Despite our wealth and a robust health care system, vision disorders are a common pediatric health problem in Canada. It is estimated that nearly 25% of school-age children have vision problems. Many preschool and school-age children are not receiving adequate professional eye and vision care. “One of the challenges is that many parents assume they would know if there was a problem and in many cases that simply isn’t true,” said Dr. Paul Geneau, President of the Canadian Association of Optometrists.
Children are highly adaptive and they assume that everyone sees the way they do, so even if the problem is impacting their vision they may not indicate any problems, he added.
It has been estimated that only 14% of children under 6 years of age receive professional eye care. The early detection and treatment of eye and vision problems needs to be a major public health goal. An important component of this continuum of care is for all children to receive a comprehensive eye examination before entering school.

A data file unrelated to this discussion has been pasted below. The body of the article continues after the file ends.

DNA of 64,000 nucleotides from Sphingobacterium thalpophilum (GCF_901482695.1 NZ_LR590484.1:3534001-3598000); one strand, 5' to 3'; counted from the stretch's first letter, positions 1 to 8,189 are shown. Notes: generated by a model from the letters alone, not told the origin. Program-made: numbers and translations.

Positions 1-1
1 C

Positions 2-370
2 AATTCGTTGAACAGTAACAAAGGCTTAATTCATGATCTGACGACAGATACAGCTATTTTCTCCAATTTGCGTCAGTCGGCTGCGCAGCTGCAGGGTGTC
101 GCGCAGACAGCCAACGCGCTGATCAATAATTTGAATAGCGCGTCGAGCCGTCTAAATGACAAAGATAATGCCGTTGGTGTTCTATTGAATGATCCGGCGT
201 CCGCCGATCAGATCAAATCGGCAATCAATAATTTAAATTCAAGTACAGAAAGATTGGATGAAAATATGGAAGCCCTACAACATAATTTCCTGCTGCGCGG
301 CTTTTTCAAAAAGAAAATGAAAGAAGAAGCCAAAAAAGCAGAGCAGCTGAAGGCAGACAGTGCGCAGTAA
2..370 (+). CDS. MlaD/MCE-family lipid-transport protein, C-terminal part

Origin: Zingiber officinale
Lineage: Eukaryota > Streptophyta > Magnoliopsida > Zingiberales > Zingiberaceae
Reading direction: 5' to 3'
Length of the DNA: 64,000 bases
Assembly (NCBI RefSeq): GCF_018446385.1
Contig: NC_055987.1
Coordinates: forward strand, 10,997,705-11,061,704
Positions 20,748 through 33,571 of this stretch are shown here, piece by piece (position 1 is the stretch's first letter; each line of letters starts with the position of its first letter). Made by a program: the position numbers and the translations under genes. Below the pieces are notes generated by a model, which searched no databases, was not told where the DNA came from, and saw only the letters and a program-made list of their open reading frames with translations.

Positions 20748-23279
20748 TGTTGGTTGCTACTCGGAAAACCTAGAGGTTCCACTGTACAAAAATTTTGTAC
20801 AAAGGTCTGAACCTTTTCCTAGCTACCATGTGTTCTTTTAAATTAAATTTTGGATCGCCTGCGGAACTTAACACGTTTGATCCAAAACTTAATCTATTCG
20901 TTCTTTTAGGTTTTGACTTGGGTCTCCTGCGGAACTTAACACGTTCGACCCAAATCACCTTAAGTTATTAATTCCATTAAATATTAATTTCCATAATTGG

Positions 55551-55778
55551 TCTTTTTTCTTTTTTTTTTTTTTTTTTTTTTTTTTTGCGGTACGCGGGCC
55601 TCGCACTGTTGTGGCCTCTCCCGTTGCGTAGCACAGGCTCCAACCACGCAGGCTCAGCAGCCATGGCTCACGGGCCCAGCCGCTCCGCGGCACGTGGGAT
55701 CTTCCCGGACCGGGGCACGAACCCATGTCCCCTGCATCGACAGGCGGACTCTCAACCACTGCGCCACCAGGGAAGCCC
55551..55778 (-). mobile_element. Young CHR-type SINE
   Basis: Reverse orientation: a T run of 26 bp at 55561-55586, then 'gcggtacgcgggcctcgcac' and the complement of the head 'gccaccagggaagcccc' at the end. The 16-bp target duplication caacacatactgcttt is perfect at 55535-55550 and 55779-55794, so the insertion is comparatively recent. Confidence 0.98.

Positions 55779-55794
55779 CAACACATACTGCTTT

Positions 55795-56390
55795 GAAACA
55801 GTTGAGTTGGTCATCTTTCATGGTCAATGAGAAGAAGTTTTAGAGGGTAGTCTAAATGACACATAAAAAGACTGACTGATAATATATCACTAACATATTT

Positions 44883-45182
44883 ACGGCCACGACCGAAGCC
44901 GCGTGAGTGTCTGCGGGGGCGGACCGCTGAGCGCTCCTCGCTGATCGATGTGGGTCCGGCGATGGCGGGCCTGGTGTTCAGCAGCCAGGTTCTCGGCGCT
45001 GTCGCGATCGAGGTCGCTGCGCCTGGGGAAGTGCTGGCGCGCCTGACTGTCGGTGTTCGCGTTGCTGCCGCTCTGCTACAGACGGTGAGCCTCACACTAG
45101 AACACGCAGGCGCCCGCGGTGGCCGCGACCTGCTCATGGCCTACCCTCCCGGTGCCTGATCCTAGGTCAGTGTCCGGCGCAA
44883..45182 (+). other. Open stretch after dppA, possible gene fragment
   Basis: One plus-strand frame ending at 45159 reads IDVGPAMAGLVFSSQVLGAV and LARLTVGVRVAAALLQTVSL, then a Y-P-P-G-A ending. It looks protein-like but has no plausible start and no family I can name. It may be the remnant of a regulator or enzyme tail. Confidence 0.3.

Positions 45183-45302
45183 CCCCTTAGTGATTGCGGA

Vision affects every aspect of a child’s development, from gross and fine motor skills to language. It also impacts a child’s learning, including reading, note taking, participation and paying attention in class. All of these things can have a tremendous impact on children’s self-esteem. They can become frustrated with learning, behavior and discipline problems can follow and eventually lead to school dropout. The cost of lost vision for children is high and can be long lasting.
During national Children’s Vision Month, the Canadian Association of Optometrists encourages parents to consider the cost of lost vision and make sure their children receive the eye health care they need. Children should visit a visit a doctor of optometry regularly. Optometrists have the technology and education to provide children with a thorough eye exam and in most provinces, this service is free. Keep in mind that many vision problems have no external signs.